Times are changing, making year-end tax planning important. There's time to make adjustments to save money on your 1992 tax bill.
For many Americans, it still makes sense to defer as much income as possible until next year and take as many deductions as possible this year.
However, higher-income taxpayers, whose tax rates will likely increase next year under President Clinton, may wish to accelerate as much income as possible into this year and delay deductions until 1993.
Tax consultants are speculating about the "ifs" of future tax policies.
"Even if Bill Clinton said tomorrow exactly what tax changes he wished, it would still have a long way to go through Congress, and might not come out in the same form," said Robert Greisman, tax partner with Grant Thornton. "Clinton has, however, gone on record as saying he wants to raise the top tax rate on individuals with incomes over $150,000 and couples over $200,000 from the present 31 percent to 36 percent."
That could, due to budgetary pressures, be extended to Americans making less than those amounts, he said.
Tightening the alternative minimum tax by boosting it from the present 24 percent to 27 percent has also been discussed.
"Clinton's talking about changing the home mortgage interest deduction for mortgages greater than $250,000," said Thomas Kuchta, managing partner with Price Waterhouse. "Meanwhile, for taxpayers with adjusted gross income of more than $1 million, a surtax of 10 percent of the amount over $1 million has been promised."
Budgetary woes may postpone promised middle-class tax cuts.
There's talk of changing the $10,000 annual gift tax exclusion, in which you currently can make gifts of $10,000 each to as many people as you want," said Steve Weinstein, tax partner with Arthur Andersen. "There's one suggestion it be limited to no more than three gifts of $10,000 and then only to family members."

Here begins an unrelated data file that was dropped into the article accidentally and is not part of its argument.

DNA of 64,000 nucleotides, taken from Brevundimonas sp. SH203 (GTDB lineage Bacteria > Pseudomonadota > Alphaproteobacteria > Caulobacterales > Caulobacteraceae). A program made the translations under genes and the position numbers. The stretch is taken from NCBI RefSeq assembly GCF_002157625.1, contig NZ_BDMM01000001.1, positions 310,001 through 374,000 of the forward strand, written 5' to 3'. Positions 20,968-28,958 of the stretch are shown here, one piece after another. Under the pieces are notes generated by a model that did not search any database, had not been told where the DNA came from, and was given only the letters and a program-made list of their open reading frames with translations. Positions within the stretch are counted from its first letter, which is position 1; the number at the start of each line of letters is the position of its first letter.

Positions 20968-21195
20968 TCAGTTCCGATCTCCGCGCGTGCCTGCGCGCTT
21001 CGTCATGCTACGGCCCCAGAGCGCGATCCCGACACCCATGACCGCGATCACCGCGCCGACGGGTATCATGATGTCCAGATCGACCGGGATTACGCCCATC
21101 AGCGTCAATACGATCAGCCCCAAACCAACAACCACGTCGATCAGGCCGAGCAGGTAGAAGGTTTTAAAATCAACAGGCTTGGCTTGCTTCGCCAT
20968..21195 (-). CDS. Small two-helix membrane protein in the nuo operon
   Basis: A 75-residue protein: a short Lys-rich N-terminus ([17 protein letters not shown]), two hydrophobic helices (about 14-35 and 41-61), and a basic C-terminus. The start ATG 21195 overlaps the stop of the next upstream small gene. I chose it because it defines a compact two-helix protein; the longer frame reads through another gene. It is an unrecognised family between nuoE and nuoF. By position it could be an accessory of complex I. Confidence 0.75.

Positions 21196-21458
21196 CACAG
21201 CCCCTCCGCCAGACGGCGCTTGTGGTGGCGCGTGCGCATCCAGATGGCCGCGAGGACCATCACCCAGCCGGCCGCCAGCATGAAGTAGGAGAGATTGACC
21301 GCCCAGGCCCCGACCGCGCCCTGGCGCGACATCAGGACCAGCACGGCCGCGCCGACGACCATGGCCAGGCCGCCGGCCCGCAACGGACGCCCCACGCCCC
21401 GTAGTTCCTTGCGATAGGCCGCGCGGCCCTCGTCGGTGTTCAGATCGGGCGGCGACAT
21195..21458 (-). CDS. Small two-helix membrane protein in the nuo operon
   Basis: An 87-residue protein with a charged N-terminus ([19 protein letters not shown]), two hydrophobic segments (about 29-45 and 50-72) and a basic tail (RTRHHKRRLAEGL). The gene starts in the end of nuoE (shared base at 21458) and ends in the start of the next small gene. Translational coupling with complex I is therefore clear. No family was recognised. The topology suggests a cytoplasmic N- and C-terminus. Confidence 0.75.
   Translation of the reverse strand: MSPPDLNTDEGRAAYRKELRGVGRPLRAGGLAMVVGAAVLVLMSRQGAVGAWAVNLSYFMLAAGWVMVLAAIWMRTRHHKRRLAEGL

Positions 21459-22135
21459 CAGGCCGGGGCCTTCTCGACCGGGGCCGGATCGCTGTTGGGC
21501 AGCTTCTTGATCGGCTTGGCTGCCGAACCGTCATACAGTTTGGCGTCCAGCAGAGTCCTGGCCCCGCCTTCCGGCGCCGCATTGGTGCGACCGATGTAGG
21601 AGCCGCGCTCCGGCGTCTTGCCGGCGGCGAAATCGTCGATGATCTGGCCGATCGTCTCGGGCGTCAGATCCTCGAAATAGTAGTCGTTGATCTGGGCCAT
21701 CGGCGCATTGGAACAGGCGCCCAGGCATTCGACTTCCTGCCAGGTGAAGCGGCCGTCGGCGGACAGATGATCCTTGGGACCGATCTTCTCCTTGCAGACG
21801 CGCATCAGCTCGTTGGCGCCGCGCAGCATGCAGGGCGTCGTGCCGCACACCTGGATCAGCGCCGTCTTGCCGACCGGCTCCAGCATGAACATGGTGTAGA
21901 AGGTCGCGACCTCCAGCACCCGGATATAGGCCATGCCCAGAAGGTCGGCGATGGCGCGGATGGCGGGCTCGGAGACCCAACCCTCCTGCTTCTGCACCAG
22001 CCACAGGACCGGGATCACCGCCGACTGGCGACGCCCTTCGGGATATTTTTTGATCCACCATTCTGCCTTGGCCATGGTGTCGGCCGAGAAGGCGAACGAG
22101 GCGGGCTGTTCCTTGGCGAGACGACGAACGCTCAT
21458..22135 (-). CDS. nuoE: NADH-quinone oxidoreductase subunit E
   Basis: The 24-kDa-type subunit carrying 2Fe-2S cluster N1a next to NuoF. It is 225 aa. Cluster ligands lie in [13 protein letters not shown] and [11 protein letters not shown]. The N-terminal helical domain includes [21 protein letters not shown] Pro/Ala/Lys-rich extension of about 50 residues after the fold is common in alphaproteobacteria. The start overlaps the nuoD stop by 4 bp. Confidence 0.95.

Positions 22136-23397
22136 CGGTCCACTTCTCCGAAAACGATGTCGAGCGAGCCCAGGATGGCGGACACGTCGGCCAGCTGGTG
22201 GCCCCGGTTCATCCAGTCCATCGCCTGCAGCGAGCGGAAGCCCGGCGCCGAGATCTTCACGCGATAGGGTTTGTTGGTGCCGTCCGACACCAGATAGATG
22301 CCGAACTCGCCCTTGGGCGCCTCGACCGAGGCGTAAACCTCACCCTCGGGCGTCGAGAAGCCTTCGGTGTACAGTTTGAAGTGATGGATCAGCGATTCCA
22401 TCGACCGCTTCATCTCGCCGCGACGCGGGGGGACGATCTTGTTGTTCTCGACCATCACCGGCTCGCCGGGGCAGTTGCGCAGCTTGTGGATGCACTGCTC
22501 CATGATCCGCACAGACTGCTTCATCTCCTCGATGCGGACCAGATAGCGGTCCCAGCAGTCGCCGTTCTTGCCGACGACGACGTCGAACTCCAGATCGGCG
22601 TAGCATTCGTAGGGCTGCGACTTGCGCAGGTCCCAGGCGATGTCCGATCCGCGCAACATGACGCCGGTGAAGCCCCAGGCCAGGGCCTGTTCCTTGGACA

Which means this year may be the one to make such gifts.
The possibility of higher transfer tax rates at death, reducing the current $600,000 of tax-free amounts that can go to people other than your spouse to as low as $200,000, is another concern, Weinstein said.
Don't dive into the future until you've taken care of 1992. Figure your 1992 and 1993 taxable income and adjusted gross income. Get a "snapshot" of your 1992 tax situation by doing this projection of salary and withholding for the year. Refer to last year's tax return.
Investors who accumulated capital gains this year can avoid taxes on profits by offsetting gains with similar amounts of capital losses. If losses exceed gains by more than $3,000, the excess can be carried over for deduction in future years.
Make sure tax withheld from your paycheck, or estimated taxes paid, will be sufficient to cover nearly all your 1992 tax bill.
vTC If it isn't, increase withholding to make up the difference and avoid penalties. To accelerate deductions, pay your January 1993 mortgage payment before the end of this year. You could also prepay state and local estimated taxes before year-end to claim them this year.
Many higher-income taxpayers may be better off waiting until after the first of the year to make charitable gifts because deductions may be worth more to them then.
Before investing in a mutual fund before year-end, find out if it will make any year-end distributions of capital gains and other income.
If the payout would create a significant tax bill, wait until after the record date.
Be careful. "Because so many people make math errors, we recommend they do tax computations with calculators," said Michael McGrail, a regional IRS executive.
Among changes for the 1992 tax year are tax tables that now cover incomes up to $100,000, not just $50,000. Standard deduction has been increased to $3,600 for a single person; $3,000 for married person filing singly; $6,000 for married couple filing jointly; and $5,250 for head of household. This determines whether to itemize.
The personal exemption is increased to $2,300 for 1992. The earned income salary level is up to $22,370 and maximum earned income credit $2,211.
If claiming a residence interest deduction involving a seller-financed mortgage, the buyer must now include the seller's name, address and tax identification number on Schedule A and the seller must include the same information for the buyer on Schedule B.